▲A composition of mi-cuit dagger-tooth pike conger and concombre with a hint of Japanese basil
The dagger-tooth pike conger has a pleasant aroma in a sauce made from local cucumbers and the dish is served with a tomato jelly. This is a dish that truly reflects the chilled flavor of Kyoto in summer.
After dinner have a drink in the relaxed atmosphere of the bar. Library Bar Madeira, as its name suggests, was originally a library. The leather sofa and chairs in this softly lit room create the perfect mood for a relaxing after-dinner drink.
The bar stocks more than 100 types of Madeira wine from Portugal, the country that introduced tobacco to Japan, a fitting tribute to Mr. Murai, the Tobacco King of Japan.
▲The dates on the bottles indicate the year they were produced
Madeira wine, born in Portugal during the Age of Exploration, is a heated and fortified wine. The wine's flavor and aroma improve with age so it holds up well over long periods of time.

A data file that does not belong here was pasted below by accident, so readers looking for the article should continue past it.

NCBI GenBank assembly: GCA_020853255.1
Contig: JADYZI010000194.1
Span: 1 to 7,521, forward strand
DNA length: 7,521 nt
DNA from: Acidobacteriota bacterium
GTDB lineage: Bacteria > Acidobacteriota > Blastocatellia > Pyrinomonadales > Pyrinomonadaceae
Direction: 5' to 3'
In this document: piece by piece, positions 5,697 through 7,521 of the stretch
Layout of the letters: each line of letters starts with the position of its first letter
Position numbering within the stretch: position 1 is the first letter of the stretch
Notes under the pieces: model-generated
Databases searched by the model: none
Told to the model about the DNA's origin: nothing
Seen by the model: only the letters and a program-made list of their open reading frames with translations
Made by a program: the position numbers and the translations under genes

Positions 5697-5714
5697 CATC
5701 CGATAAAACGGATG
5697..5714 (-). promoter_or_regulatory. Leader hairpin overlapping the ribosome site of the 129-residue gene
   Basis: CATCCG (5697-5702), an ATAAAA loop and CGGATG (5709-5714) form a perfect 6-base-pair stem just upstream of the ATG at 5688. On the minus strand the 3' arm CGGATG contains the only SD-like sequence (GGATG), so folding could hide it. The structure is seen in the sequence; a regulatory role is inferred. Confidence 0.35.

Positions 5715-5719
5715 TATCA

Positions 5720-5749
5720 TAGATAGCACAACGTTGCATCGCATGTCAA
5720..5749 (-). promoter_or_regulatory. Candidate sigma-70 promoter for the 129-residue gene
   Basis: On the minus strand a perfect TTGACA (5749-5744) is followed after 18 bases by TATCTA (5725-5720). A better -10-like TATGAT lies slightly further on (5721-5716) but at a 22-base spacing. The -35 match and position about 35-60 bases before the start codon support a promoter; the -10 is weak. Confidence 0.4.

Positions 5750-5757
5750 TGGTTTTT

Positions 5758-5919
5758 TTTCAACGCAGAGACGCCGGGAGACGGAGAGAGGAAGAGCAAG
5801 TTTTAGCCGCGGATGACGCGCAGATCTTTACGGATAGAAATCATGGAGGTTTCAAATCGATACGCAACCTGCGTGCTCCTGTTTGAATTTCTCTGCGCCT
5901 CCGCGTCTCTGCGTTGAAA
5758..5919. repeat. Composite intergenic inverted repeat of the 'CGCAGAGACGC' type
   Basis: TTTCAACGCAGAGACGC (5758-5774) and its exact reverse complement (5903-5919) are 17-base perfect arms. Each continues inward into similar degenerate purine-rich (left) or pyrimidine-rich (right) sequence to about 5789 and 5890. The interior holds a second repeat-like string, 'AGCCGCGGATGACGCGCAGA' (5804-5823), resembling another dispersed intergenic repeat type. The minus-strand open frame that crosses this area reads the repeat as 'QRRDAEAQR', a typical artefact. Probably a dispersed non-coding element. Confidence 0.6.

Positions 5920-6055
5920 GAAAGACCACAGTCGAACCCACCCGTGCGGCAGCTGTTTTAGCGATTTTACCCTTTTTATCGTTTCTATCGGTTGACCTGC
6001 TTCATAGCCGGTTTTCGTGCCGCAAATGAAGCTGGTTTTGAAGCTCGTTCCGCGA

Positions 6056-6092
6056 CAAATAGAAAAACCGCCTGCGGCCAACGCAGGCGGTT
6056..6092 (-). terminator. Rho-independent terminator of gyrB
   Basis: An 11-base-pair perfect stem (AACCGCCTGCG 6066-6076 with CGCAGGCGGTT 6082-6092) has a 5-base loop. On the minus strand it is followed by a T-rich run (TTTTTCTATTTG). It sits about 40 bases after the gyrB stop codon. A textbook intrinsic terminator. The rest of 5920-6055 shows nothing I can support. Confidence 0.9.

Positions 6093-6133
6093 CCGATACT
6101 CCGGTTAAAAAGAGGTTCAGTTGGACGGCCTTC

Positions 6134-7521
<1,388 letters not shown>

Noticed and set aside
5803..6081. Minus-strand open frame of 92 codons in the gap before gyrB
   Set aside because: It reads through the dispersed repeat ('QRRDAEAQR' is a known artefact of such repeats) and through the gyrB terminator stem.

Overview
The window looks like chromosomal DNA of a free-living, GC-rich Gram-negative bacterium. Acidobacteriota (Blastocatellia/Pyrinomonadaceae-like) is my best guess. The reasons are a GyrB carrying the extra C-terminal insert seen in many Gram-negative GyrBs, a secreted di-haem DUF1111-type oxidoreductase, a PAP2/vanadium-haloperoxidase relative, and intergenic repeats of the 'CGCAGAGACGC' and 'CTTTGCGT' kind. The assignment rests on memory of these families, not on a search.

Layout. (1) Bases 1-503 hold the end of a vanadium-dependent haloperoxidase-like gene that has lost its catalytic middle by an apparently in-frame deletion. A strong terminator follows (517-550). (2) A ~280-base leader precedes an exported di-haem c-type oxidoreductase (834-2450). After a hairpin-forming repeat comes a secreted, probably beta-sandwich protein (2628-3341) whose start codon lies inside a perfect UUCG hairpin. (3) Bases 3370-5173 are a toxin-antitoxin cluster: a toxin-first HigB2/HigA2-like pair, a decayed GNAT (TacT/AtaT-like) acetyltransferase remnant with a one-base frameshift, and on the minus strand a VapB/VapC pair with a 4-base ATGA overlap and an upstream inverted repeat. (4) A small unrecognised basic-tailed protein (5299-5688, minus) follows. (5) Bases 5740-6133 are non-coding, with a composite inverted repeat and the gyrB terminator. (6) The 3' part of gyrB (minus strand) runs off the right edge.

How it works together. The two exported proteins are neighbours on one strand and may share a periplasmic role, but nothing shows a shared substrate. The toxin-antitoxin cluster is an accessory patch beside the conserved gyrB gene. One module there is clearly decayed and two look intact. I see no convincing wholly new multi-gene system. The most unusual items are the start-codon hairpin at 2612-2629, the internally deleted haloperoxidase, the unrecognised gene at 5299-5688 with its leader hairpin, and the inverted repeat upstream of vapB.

Treat yourself to a glass of vintage Madeira, perhaps one several decades old or one from the year in which you were born. Let your thoughts wander as you slowly savor a glass of this wine.
Chorakukan is near Maruyama Park and Higashiyama Gion. You can feel the four seasons of nature and enjoy the many shrines and temples in this area, the whole of which is like a museum. After your stay in this historical hotel, take time to enjoy the many sights in the area.
604 Maruyama-cho, Higashiiri, Yasaka Torii-mae, Higashiyama-ku, Kyoto City, Kyoto Prefecture
Check-in: 3:00 p.m. ~
Check-out: ~ 12:00 p.m.
* Varies according to plans
[Room rates] Panorama View Hollywood Twin Room from 33,000 yen per person per night including two meals (tax and service extra)
* Varies depending on room type